Today, Rick Bounds is a 58-year-old triathlete, with four competitions and a 100-mile bike ride to his credit.
But six years ago, he was diagnosed with a nonhepatitis liver disease. Rick’s doctors told him that if he didn’t have an immediate kidney and liver transplant, he would die.
He was given eight months to live and told that his chances of getting organs were slim.
“I woke up my husband. I said, ‘Baby, you’ve got to get up,’ ” says 50-year-old Dorothy Biernack. “He had a construction company. I said, ‘All your guys are going to be waiting for you.’ And then he stood up, and he turned around and looked at me, and said, ‘Baby, something doesn’t feel right.’ “
Marty Biernack had a stroke immediately. By the time he and Dorothy got to the hospital, things had taken a turn for the worst.
“They said, ‘There’s nothing else we can do for him,’ ” Dorothy says. “So, one of the worst things I ever had to do was to open up that door with his mother and our children looking at me for hope. And I had to tell them that there was no hope.”
“Within minutes of finding out that he was going to pass away, we decided to donate his kidneys and the liver.”
Marty died on July 20, 2007. Rick Bounds received his kidney and liver transplant on July 21, 2007.
‘I Was Allowed To Live’
Dorothy wanted to meet the donor recipient.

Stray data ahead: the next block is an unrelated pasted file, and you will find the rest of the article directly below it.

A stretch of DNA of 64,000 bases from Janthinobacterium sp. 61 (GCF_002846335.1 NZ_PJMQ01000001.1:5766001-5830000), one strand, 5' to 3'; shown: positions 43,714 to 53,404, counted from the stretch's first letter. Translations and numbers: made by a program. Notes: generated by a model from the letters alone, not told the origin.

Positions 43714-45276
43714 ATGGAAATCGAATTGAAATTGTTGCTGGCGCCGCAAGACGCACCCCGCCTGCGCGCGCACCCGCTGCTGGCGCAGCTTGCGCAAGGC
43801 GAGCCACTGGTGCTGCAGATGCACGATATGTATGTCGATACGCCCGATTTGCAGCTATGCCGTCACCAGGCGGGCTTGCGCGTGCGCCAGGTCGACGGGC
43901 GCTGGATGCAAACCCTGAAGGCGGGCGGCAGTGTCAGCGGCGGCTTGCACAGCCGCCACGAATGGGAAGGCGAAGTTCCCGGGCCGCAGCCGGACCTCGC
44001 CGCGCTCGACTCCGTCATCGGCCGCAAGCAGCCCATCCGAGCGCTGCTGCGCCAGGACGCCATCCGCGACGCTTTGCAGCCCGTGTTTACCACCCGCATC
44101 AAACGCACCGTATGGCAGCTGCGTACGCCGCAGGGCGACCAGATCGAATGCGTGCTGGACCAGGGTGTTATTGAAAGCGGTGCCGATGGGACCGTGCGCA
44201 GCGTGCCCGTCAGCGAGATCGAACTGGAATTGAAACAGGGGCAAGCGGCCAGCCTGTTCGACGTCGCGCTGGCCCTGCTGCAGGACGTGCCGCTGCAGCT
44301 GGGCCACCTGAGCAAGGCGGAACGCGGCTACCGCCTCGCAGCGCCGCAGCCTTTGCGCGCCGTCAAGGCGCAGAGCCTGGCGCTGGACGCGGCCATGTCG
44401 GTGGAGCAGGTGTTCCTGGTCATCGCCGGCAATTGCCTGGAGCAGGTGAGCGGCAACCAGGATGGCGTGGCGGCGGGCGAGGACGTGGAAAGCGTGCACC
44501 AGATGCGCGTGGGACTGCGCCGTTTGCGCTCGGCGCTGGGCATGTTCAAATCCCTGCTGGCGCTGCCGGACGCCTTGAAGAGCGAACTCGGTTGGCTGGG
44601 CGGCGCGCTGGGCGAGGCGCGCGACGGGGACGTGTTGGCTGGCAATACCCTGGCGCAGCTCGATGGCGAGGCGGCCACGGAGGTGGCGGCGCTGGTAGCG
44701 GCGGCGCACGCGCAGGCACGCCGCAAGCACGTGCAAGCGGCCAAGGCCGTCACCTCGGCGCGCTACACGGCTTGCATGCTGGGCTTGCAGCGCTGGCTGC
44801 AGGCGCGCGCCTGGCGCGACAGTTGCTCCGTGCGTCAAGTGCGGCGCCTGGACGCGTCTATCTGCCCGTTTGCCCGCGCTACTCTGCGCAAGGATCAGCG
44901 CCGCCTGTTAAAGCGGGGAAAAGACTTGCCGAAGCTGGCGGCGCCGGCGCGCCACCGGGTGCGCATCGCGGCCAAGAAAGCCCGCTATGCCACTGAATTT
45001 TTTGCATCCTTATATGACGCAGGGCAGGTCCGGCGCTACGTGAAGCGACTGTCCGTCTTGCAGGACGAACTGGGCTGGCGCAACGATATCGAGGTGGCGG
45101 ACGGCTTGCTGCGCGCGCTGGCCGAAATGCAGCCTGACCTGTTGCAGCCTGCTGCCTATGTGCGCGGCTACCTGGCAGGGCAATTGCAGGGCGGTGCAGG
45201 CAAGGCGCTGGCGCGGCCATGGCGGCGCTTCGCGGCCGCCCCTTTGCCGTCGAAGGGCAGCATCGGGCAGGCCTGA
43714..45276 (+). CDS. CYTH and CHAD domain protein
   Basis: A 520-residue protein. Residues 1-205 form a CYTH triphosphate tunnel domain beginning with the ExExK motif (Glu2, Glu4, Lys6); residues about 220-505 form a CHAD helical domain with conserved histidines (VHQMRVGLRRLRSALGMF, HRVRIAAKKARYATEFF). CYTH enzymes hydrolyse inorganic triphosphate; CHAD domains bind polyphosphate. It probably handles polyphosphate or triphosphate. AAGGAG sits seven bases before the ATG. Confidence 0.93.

“I just wanted to see, did I help them? Did they get a chance at life?” she says during a visit to StoryCorps in Baltimore.
So, the two met in May 2008.
But, she wondered, why was it so important for Rick to meet his donor’s family?
“I was struggling with the fact that I was allowed to live and someone passed,” Rick tells her. “And um, I wanted a picture of the person who had been taken and allowed me to live.”
He was surprised at how young Dorothy was when he first saw her, though she understood, “because a lot of times people expect the widow to be a little old lady walking in.”
“It was hard for me because, here I was sitting across from you eating dinner with literally parts of Marty in me, allowing me to be able to do that,” he says. “And um, I think what set me at ease was your smile. Just like this morning when you got out of the car. You just have a real bright smile, and it just kind of allows people to relax.”
The First Triathlon
Three days after they met, Dorothy decided watch the triathlon Rick was competing in.
She and her daughter met him at the finish line holding a big picture of Marty.
“I remember going up and giving you a hug, and some woman took that shot of you and I hugging,” he says. “And you don’t see our face but you see Marty’s face, peering out right at the camera.”
“That picture means a lot to me, too, because all you can see is the person who brought us together,” Dorothy says. “I feel like Marty still has a purpose. And that’s to help you live your life, and help you see your grandchildren, and your wife. And I couldn’t ask anybody nicer to be able to live with my husband helping you.”
Now, Rick and Dorothy get together a couple of times every year.
Audio produced for Morning Edition by Katie Simon with Yasmina Guerda.